Accessibility Tools
  1. Patella: Patella is the medical term for your knee cap. Your patella helps protect your knee joint and helps with bending and straightening your knee. It is covered with cartilage on the inside which helps it glide on the trochlea, which is part of the femur or leg bone. The quadriceps tendon attaches to the patella at the top, the patellar tendon attaches at the bottom and the medial patellofemoral ligament (MPFL) attaches along the inside. These connections allow you to bend and extend your knee.
  2. Patellofemoral: The name for the area around your anterior or front of your knee joint. It is made up of the patella (knee cap), Femur (thigh bone), and your tibia (shin bone). This is the Joint that the patella can come out of when you have a dislocation event.
  3. Trochlea/trochlear groove: The trochlea is the name for the part of your femur where the patella sits. It is located at the bottom of your femur. A normal trochlea has a groove that the patella fits into when bending your knee. Some trochlea have a shallow groove and some have no groove at all, this is called trochlear dysplasia and can lead to patella dislocations. Additionally, some trochlea have too much bone which creates a bump rather than a groove and this can also contribute to patellar dislocations.
  4. Subluxation: The patella slips partially but not completely out of the trochlea. These partial dislocations can result in pain, swelling, a popping or cracking sensation and/or stiffness.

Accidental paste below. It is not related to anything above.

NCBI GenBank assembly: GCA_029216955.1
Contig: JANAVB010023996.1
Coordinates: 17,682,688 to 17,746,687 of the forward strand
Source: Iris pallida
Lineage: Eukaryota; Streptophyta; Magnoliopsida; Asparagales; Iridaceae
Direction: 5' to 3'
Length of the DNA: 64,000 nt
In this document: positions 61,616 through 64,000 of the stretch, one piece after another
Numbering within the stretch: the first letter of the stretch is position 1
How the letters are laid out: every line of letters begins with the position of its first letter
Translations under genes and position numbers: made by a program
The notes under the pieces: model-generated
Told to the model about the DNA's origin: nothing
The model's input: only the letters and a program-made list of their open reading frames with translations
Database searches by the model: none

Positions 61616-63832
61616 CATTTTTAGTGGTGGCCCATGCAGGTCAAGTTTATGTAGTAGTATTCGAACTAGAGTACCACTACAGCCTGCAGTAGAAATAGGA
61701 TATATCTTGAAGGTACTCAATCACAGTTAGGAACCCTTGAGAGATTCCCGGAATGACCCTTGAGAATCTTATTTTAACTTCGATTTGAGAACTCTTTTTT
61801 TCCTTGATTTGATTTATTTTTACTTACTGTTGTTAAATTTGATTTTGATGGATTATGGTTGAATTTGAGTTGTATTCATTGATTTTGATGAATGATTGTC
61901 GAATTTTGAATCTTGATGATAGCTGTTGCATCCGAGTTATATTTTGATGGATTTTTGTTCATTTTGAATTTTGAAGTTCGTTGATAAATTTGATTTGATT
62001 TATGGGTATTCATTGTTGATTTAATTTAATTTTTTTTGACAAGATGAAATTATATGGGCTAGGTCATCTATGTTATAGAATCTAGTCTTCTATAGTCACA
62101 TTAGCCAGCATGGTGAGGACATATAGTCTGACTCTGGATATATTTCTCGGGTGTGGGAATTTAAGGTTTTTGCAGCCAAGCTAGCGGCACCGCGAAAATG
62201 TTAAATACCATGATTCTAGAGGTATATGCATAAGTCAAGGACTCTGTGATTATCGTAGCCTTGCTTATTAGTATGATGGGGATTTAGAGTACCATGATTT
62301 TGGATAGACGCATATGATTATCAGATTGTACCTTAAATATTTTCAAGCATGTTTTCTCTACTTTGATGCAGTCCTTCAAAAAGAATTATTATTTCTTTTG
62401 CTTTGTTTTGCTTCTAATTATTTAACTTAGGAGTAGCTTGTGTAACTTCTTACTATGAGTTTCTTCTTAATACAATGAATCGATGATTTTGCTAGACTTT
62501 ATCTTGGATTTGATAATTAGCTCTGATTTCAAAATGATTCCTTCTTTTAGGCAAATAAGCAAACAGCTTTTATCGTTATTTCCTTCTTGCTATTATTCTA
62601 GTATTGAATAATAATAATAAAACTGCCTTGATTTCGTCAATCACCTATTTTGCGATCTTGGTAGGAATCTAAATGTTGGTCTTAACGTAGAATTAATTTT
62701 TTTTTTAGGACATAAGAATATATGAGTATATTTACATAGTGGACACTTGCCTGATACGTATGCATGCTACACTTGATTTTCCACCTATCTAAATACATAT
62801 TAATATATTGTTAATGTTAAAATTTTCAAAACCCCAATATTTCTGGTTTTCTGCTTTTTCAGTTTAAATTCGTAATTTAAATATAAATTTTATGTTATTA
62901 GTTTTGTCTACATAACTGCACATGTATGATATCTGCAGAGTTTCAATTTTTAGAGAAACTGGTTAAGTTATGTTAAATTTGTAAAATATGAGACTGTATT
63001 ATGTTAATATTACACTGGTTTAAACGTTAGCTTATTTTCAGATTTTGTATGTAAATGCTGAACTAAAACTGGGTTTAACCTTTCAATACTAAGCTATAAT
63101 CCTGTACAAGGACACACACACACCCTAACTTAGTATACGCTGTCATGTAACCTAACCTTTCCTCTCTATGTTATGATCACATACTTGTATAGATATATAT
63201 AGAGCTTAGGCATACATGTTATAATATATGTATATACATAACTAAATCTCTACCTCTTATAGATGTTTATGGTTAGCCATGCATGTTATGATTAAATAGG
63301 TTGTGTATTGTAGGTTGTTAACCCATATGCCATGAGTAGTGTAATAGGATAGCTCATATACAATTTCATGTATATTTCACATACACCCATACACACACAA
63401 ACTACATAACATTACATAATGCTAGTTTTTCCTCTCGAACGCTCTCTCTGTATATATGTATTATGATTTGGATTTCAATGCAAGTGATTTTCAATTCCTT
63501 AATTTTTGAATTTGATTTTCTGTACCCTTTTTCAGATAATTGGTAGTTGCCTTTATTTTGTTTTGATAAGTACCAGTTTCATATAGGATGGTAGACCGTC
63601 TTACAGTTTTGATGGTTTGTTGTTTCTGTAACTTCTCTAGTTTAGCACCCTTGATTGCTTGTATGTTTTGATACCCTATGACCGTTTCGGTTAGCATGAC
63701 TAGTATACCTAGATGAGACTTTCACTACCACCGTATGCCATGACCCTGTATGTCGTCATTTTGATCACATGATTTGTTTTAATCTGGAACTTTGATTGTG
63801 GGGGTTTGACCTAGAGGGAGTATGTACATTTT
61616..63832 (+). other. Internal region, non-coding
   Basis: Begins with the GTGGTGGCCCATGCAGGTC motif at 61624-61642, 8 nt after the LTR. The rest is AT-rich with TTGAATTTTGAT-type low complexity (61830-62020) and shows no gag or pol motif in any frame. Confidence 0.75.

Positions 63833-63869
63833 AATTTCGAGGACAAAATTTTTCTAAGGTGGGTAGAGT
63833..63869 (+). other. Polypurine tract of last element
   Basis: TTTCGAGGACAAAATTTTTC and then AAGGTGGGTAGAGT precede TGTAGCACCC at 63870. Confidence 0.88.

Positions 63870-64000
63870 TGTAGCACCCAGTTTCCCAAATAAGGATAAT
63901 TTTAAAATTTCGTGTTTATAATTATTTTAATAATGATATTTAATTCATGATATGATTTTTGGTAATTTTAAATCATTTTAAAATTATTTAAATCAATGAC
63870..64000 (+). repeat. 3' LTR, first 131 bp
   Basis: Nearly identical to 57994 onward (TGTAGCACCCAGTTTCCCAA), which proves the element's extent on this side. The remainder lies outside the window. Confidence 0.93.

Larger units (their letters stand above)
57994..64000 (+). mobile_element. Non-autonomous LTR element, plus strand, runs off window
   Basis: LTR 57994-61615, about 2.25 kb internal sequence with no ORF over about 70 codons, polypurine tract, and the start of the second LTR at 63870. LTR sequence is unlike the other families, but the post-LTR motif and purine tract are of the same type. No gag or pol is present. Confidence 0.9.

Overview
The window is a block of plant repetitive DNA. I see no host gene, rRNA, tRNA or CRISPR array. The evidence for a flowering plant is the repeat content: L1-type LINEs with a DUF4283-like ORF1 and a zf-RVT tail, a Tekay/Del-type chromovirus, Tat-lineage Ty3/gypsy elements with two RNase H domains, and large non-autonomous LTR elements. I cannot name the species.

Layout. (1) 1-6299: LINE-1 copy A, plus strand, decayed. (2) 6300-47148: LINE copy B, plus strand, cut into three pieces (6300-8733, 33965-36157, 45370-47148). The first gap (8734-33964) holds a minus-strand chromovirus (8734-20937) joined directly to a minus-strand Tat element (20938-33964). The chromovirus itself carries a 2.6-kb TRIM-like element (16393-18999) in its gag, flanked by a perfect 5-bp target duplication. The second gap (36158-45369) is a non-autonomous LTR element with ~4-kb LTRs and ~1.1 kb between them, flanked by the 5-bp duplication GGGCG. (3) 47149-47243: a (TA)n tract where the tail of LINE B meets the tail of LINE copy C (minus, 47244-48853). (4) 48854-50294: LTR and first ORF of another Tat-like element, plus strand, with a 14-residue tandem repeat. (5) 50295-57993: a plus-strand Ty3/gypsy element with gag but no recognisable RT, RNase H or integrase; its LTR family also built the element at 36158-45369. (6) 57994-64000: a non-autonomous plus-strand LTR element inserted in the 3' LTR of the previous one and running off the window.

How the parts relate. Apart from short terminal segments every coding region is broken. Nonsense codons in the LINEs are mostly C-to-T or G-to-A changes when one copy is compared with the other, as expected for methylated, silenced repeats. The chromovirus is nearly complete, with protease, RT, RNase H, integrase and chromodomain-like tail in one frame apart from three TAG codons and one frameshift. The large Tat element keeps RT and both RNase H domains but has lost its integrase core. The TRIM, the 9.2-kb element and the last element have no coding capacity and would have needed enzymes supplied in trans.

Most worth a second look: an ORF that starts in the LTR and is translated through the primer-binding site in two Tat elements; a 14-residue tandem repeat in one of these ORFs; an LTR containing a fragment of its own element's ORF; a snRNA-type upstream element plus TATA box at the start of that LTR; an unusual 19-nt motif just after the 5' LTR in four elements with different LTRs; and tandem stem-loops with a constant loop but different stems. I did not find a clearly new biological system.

5. Dislocation: A traumatic injury in which soft tissues are damaged as the patella completely "jumps" out of the trochlea and then comes forcibly back into place. Because the patella typically dislocates toward the outside of your leg, the ligament on the inside - the medial patellofemoral ligament (MPFL) - tears or stretches.
  6. Medial Patellofemoral Ligament (MPFL): The MPFL is a ligament along the inside of your patella that helps to stabilizes the patella (kneecap). When a patellar dislocation occurs, it can be torn or irreversibly stretched out. The MPFL works as a check reign to help your patella tracking within the trochlear groove during knee range of motion.
  7. TT-TG – Is the abbreviation for Tibial Tuberosity to Trochlear Groove distance. This measures the offset between the part of the tibia where your patellar tendon inserts and the deepest part of your trochlea. A high TT-TG can be a risk factor for patella dislocations.
  8. Patella Alta – Is the term used when your patella (knee cap) sits higher up than normally. When your patella sits higher than it should it can mean that it does not sit in the trochlea when the knee is straight and can be more susceptible to dislocating.
  9. Cartilage: Cartilage is the shiny, smooth coating at the end of bones. It protects the bone and allows the bones to move smoothly and efficiently.
  10. Autograft: A piece of tissue that is harvested from your own body, such as a part of your hamstring tendon, that can be repurposed into a new ligament.
  11. Allograft: A piece of tissue, such as a hamstring tendon, that is harvested from a donor that can be repurposed into a new ligament.